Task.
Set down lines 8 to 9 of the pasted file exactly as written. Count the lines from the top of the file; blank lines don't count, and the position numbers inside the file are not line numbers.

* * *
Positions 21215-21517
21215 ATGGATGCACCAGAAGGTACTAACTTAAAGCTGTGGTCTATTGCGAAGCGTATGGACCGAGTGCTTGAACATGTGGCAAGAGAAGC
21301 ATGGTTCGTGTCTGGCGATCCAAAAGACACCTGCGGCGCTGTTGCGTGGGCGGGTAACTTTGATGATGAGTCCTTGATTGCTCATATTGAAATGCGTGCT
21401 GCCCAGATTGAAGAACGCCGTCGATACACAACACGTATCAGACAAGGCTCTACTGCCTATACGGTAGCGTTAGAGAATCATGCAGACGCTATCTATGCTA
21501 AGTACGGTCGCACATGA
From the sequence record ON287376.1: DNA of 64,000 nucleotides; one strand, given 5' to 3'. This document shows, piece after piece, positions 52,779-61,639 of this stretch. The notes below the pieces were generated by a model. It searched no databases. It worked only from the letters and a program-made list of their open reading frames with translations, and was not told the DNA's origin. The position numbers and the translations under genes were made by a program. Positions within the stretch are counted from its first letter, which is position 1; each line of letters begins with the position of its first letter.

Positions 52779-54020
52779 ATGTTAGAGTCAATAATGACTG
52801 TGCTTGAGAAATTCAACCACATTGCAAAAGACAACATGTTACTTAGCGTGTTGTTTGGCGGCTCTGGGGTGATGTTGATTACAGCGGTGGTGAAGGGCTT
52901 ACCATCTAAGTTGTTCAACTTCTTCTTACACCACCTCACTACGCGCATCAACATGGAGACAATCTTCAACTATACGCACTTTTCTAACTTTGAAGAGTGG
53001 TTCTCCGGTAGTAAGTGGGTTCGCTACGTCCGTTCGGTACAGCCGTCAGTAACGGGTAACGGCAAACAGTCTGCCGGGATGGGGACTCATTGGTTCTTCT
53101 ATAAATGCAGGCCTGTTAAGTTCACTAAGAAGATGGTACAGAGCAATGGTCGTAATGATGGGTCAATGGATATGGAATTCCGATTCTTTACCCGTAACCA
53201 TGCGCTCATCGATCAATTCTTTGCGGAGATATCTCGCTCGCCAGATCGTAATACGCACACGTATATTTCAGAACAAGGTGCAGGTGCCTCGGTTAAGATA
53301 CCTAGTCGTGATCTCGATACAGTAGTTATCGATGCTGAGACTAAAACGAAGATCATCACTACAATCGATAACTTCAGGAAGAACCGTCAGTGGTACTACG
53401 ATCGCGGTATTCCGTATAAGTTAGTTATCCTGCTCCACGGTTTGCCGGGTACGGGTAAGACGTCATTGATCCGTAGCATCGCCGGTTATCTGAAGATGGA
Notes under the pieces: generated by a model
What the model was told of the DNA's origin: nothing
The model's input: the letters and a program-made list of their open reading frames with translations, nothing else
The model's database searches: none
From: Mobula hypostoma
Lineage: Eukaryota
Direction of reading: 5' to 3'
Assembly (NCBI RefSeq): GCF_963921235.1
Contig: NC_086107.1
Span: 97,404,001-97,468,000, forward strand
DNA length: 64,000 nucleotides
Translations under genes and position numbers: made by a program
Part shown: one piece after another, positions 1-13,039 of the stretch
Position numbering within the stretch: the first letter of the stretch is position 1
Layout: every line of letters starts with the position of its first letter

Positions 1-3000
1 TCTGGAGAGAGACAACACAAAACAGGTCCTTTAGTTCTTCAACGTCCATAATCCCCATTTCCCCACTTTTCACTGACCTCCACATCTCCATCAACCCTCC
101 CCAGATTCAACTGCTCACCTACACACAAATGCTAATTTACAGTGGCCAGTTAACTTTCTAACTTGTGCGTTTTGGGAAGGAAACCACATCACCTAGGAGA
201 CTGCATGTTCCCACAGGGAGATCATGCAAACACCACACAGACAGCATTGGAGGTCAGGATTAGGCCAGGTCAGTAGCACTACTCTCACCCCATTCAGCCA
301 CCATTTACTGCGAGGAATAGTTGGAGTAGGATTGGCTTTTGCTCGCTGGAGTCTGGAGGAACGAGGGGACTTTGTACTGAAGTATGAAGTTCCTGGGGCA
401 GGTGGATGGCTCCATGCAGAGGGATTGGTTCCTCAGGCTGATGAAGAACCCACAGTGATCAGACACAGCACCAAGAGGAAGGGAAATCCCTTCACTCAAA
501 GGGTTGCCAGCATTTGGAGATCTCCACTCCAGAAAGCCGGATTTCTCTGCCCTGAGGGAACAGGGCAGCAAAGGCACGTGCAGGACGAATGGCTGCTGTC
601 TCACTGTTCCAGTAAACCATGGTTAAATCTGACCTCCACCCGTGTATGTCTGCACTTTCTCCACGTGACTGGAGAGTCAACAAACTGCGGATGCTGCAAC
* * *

52779 ATGTTAGAGTCAATAATGACTG
52801 TGCTTGAGAAATTCAACCACATTGCAAAAGACAACATGTTACTTAGCGTGTTGTTTGGCGGCTCTGGGGTGATGTTGATTACAGCGGTGGTGAAGGGCTT